Starring Lin Shaye, Michael Welch, Melissa Bolona, Spencer Locke, Tony Todd
Directed by Timothy Woodward, Jr.
Cause and effect. It can be a real bitch, especially when cursed urns that are home to demonic Djinns are involved. All you have to do is make one innocent wish, and boom! Your life is officially changed… most times for the worst. If movies like Wishmaster and more recently Wish Upon have taught us ANYTHING, it’s that shortcuts to happiness and/or satisfaction come at one hell of a price. Timothy Woodward, Jr.’s The Final Wish gleefully follows spooky suit.
Aaron Hammond (Welch) is a bit of a dickish everyman who just can’t catch a break. He quickly finds out that even though he’s survived law school and passed the bar, that doesn’t necessarily mean success will be immediate. In fact, for him it’s just the opposite. Just when it seems as if anything couldn’t go more wrong for Aaron, he gets a call from an old girlfriend from his sleepy hometown with some seriously bad news… his father has passed on.
Upon returning home to deal with the tragedy, his family and friends spare no opportunity to let him have it. Especially his mom, Kate (the always wonderful Lin Shaye), who’s more than just a little bitter about Aaron’s absence during his dad’s bout with illness. With no other choice and despite his own life falling upon him, Aaron quickly discovers that it’s time to man up and deal with the family business, which just happens to include a rather odd antiquity that his father had collected… the aforementioned cursed urn that is home to a demonic Djinn just waiting to dole out some deadly wishes. As you would imagine, things quickly spiral from looking up to looking out of a grave for our unassuming hero, and that’s when The Final Wish is at its most fun.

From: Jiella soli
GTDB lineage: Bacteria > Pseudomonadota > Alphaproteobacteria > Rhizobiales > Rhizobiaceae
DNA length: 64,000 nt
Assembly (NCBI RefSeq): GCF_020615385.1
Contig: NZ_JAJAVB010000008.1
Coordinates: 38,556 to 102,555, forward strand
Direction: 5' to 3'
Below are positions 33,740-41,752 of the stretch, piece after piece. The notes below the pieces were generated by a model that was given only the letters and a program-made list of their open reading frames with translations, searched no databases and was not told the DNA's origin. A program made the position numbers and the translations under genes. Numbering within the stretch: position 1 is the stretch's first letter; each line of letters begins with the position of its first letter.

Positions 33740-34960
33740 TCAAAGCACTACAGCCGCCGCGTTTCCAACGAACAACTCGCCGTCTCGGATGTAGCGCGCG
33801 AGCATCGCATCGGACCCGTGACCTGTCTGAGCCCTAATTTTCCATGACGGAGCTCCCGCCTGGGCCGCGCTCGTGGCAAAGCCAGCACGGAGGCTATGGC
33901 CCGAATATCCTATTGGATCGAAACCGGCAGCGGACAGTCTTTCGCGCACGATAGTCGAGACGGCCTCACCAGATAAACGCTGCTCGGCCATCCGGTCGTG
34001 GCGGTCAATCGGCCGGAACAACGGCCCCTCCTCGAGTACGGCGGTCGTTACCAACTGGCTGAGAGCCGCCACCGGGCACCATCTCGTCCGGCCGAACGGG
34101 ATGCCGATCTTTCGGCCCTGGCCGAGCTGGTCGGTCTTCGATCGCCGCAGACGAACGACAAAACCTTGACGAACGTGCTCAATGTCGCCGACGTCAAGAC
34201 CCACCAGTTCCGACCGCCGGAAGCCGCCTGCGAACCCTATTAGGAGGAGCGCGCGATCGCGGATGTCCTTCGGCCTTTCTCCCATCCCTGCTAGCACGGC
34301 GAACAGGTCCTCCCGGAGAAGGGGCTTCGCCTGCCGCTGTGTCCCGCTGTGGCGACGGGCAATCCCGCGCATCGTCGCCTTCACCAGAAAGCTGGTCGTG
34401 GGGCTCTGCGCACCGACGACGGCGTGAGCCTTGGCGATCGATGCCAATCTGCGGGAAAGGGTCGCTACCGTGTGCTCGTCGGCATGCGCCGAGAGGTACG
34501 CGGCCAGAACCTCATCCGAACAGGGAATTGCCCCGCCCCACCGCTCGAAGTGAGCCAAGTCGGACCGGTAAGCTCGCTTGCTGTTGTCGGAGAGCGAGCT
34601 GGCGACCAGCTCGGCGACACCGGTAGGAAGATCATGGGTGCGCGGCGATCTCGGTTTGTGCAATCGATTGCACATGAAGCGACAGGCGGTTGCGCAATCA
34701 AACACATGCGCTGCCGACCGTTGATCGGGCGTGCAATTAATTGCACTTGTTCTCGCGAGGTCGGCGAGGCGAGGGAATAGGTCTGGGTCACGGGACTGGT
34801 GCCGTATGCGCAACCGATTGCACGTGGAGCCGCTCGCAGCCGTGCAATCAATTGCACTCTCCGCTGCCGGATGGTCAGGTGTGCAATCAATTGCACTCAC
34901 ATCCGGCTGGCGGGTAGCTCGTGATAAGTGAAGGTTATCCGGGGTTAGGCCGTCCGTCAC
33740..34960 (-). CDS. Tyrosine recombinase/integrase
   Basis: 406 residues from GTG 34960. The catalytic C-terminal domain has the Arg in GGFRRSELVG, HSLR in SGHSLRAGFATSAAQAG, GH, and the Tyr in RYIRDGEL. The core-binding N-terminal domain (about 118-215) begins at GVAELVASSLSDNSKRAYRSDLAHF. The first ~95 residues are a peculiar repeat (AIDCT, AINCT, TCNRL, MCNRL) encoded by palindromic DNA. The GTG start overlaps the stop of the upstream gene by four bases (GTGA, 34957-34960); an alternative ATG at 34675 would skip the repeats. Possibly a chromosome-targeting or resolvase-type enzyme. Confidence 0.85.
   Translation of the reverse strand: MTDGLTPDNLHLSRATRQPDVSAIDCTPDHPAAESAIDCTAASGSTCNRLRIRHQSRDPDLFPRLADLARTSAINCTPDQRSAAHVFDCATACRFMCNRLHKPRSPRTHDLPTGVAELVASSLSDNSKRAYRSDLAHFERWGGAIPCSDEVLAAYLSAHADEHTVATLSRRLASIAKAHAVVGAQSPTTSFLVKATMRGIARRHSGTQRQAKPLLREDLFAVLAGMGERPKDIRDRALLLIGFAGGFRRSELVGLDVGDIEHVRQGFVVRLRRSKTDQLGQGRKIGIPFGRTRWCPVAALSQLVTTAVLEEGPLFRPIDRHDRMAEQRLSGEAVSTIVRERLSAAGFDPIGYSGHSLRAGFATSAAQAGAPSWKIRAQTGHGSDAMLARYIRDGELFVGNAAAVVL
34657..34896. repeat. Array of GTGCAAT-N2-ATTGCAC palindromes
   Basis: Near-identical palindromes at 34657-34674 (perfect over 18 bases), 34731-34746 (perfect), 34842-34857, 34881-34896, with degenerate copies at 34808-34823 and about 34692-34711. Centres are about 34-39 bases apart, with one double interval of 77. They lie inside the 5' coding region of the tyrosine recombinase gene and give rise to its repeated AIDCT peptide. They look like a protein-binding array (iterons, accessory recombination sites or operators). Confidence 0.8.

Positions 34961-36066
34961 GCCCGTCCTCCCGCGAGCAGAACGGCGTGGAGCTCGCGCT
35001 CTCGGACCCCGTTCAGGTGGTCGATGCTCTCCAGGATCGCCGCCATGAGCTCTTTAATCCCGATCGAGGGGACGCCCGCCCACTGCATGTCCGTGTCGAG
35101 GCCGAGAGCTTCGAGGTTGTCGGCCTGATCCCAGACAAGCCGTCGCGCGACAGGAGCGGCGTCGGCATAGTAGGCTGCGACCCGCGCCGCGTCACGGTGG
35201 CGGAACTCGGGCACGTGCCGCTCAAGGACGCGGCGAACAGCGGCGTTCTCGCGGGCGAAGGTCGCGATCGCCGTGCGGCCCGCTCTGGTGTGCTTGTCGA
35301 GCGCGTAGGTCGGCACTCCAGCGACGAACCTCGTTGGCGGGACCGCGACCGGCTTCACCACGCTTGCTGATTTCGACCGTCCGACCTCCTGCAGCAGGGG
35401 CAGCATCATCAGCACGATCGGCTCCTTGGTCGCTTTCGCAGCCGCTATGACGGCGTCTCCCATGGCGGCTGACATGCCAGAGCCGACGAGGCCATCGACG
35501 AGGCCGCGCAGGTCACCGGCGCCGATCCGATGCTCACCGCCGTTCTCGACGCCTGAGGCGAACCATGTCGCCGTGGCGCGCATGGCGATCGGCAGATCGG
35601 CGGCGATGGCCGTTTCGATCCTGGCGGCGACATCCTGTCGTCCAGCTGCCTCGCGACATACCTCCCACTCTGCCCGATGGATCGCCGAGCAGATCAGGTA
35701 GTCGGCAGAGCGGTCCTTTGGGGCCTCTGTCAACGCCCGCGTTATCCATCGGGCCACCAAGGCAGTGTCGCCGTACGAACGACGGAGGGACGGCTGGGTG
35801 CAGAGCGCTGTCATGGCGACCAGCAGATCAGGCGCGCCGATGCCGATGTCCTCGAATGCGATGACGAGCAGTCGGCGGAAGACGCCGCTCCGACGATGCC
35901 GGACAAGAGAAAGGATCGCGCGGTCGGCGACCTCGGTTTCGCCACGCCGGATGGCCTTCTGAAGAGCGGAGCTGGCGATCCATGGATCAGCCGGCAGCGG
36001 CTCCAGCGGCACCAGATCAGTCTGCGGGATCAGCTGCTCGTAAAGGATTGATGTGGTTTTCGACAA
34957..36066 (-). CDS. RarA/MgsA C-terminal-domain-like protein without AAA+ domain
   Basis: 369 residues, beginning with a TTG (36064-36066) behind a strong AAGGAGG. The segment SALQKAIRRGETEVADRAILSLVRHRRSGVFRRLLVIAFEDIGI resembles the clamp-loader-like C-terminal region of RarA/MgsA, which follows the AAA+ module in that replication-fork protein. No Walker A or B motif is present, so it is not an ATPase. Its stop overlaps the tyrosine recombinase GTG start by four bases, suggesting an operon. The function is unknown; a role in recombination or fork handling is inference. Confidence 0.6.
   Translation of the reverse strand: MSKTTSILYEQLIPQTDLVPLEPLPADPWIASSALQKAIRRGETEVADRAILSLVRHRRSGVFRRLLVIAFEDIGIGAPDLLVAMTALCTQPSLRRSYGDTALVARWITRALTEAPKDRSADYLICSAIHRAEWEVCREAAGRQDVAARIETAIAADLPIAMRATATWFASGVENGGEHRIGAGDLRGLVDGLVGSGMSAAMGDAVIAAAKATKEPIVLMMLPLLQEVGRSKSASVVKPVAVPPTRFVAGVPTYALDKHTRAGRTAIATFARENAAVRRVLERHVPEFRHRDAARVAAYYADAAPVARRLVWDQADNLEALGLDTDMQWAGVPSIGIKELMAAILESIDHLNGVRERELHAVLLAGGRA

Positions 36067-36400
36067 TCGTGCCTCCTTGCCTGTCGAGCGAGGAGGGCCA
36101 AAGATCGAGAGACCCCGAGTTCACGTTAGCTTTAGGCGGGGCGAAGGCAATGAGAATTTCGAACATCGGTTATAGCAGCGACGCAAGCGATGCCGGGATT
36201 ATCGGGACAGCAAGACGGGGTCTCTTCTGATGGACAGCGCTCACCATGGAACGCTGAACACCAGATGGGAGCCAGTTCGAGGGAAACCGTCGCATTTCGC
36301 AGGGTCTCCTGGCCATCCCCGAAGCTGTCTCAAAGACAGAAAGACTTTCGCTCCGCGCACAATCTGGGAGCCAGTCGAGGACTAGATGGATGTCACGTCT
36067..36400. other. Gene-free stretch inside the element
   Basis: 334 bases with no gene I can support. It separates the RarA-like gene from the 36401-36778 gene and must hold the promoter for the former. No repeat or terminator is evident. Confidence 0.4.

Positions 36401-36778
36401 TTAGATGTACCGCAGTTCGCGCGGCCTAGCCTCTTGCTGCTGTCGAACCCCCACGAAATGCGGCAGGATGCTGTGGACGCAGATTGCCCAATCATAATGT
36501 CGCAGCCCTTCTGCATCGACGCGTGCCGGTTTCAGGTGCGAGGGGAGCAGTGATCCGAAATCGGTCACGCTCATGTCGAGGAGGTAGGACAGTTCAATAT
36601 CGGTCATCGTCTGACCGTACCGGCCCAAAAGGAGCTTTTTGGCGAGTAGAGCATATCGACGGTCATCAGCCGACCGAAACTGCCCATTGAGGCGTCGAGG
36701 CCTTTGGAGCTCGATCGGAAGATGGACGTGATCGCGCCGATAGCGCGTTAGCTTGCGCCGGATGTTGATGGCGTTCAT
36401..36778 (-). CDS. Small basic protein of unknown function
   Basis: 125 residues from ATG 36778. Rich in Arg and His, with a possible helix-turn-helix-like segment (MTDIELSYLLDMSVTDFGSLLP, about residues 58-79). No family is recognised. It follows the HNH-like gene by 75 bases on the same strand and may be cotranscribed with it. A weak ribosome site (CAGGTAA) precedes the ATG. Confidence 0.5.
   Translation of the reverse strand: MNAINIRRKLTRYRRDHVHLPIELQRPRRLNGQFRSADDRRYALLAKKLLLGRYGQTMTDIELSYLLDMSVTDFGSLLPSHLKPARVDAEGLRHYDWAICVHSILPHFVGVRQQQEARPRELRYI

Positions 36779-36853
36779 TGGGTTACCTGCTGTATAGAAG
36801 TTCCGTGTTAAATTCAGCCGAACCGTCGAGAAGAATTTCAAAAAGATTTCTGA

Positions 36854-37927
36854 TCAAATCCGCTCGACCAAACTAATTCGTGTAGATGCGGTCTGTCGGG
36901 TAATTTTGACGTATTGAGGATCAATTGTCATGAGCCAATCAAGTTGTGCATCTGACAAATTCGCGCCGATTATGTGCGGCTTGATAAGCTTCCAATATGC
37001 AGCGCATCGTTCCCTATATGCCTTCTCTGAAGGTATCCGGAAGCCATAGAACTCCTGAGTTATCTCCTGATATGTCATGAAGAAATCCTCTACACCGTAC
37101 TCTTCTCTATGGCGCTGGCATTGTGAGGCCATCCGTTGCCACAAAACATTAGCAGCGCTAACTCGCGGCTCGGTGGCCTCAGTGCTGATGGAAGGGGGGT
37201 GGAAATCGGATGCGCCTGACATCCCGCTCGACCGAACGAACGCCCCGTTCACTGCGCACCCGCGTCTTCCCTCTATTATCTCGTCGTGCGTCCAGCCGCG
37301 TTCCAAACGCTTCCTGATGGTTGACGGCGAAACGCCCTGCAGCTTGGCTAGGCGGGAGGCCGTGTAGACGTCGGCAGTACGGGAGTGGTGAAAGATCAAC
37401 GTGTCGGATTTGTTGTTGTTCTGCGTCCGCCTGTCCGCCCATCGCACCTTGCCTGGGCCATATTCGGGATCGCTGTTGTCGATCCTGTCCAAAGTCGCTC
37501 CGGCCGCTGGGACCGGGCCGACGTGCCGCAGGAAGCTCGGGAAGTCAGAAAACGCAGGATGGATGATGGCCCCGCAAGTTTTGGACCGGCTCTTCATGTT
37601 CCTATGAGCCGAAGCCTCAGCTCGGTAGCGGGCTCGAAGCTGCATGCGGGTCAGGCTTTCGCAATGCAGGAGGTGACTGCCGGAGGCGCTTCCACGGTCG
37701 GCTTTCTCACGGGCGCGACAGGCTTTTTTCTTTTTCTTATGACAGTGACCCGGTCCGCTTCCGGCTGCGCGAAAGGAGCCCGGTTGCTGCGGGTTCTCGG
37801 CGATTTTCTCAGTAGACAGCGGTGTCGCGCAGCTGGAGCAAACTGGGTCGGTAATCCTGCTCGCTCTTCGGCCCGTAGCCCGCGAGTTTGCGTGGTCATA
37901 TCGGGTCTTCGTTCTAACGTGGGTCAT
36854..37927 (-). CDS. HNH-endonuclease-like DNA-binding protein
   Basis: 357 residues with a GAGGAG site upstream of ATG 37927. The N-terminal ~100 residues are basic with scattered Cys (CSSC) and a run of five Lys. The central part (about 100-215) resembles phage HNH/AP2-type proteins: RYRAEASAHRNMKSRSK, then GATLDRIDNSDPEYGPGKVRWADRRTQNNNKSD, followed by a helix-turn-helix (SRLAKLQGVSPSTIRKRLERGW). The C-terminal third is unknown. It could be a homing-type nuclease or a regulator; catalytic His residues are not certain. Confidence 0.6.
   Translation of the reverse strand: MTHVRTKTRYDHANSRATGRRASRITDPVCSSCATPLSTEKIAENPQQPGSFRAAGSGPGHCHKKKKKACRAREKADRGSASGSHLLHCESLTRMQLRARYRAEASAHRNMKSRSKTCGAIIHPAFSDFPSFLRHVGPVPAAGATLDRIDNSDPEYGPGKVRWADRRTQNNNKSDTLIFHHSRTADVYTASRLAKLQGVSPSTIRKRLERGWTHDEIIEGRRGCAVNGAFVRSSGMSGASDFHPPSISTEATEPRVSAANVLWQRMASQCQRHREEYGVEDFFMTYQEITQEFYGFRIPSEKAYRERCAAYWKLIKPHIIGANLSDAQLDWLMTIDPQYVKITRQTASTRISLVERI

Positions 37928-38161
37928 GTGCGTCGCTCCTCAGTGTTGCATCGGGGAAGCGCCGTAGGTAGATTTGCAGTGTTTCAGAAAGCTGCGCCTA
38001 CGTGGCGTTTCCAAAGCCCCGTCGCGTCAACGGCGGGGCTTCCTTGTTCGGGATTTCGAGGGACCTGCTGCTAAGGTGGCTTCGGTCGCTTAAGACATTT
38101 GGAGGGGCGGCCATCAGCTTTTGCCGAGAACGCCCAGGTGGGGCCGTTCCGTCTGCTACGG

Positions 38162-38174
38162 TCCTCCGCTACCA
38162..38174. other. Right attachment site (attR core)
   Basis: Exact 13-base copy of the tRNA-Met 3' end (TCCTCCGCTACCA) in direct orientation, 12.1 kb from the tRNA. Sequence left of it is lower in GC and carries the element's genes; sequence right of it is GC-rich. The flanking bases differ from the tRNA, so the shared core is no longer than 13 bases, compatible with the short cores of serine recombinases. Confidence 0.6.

All the elements are here for a good time! Gore, setting, a kicking fun score, spooky atmosphere, a cool monster, and Woodward displays a keen eye for the camera. Shaye is at her creepy best, and as always Tony Todd shows up to steal the show by delivering exposition like only he can. I swear, I’d love for him to show up in every movie from now until the end of time just to lay it down for viewers. It’s near impossible not to revel in each of his words. The script from Jeffrey Reddick, William Halfon, and Jonathan Doyle makes good on keeping things interesting while maintaining a true heart and soul to the story, but there are a couple of things holding this one back from being great…
Some of the acting… well, let’s just say it doesn’t live up to the rest of the film’s quality. Shaye and Todd, as expected, nail it; and even Welch turns in a great performance. The problem is that because they’re so good, people who are still honing their craft pale in comparison, including one who seems to be fighting back an accent for all they’re worth.
Still, if you’re looking for a spooky little flick that forges some new ground against a backdrop of familiar terror tropes, The Final Wish will grant you that. Just don’t wish for anything beyond that, or you’ll be in for some consequences.